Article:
Discovering the Self: The Art of Removing and Creating Habits
Heartfulness eMagazine|October 2021
Daaji continues his series on refining habits, in the light of Patanjali’s Ashtanga Yoga and current scientific and yogic principles and practices. This month he shares his insights on the fourth Niyama, swadhyaya, which means self-study and self-awareness. It is one of the fundamental pillars of emotional intelligence.
By Daaji

I think self-awareness is probably the most important thing toward being a champion.—Billie Jean King

Who looks outside, dreams; who looks inside, awakes. —Carl Jung

Yoga in action

Last month we explored the three Niyamas that make up Kriya Yoga, which means Yoga in action. In other words, how inner changes in our thoughts and feelings are expressed in our outer behavior. At the beginning of Part 2 of his Yoga Sutras, in the section on “practice,” Patanjali reminds us that:

2.1: Tapah svadhyayesvarapranidhanani kriya yogah

Austerity, self-study, and God-awareness together constitute Yoga in action (Kriya Yoga).

The second of the three Niyamas of Kriya Yoga is swadhyaya, meaning “self-study.”

Swadhyaya

Self-study requires us to turn out attention inward so that we can learn about ourselves. Now, that can be a daunting business when we don’t feel comfortable with what we see, but every culture has recognized the value of self-study so here we will try to solve the problem of how to face ourselves. Self-study has been the cornerstone of psychology from ancient times to the present day, in the East and the West, in mysticism, astrology, psychiatry, psychotherapy, yogic psychology, Mindfulness cognitive therapy, and many other fields. Modern scientific research also tells us that self-study and self-awareness go hand in hand with meditative practices. The two are synergistic. In Daniel Goleman’s book, Emotional Intelligence, he highlights the research showing us that meditation fosters emotional intelligence, of which self-awareness is one of the key pillars.

How can you learn about yourself?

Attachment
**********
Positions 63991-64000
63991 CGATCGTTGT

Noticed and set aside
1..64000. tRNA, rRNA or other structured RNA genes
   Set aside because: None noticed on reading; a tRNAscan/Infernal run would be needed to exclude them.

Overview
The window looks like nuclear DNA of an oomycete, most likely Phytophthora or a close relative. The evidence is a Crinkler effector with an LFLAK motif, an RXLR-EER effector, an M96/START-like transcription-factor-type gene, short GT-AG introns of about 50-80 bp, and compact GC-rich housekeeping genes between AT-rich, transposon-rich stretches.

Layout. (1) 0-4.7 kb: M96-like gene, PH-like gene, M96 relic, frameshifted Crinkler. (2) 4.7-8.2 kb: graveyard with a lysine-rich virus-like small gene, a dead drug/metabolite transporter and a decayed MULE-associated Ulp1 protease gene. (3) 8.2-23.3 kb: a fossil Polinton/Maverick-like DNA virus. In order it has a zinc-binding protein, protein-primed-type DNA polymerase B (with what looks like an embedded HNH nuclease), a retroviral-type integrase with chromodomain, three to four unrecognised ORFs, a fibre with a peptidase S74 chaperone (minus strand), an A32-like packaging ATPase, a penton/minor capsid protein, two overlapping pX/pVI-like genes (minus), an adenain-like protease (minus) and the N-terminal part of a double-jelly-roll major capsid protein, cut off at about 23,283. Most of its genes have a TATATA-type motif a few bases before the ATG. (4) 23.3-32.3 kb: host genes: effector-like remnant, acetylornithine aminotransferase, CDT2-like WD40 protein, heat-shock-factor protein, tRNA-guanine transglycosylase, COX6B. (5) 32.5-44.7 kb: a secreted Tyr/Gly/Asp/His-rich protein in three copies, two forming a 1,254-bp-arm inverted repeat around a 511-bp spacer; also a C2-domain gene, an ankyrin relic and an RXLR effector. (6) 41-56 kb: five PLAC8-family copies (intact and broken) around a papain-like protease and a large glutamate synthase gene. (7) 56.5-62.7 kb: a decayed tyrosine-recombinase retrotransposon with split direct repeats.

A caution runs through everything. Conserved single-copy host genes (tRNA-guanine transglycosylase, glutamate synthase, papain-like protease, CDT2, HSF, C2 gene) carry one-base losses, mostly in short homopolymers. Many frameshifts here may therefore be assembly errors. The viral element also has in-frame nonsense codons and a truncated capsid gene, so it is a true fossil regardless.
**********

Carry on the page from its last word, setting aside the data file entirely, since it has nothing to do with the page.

Why do you need to look within to learn about yourself ? Knowledge from external sources, for example, observing the world around you, reading books, watching and listening to digital media, and talking with other people like counselors and psychologists, will no doubt give you some self-insight, but at best it is a mirror and a catalyst for self-awareness.

The most direct ways to learn about yourself are:

1. Meditation: Meditation with awareness = self-study.

In meditation you will be able to notice the play of your vrittis, the movements and vibrations within the subtle body. You may know them as your thoughts, feelings, and emotions. As you witness them, gradually you will learn how they arise, what motivates them, where they lead, and many other things. When this is done without attachment or desire, you discover that these vrittis no longer generate turbulence or entanglement. They simply pass, and you are free from their hooks.

Through meditation, you will dive into deeper dimensions of yourself, from the level of thinking to the level of feeling, and beyond. Self-study does not just stay at the surface level of your thoughts and emotions. You journey into layers of your being that you cannot access through conversation or a more analytic approach to self-discovery.

After meditation, when you take the time to acquire, enliven, imbibe, and become one with the condition you have received, you will become unified with that state (AEIOU) and develop your abilities of self-study at all levels, not just the mental level. The condition will permeate every atom of your being so that you embody the effects of meditation fully, then it will be absorbed at subtler and subtler levels of your being.

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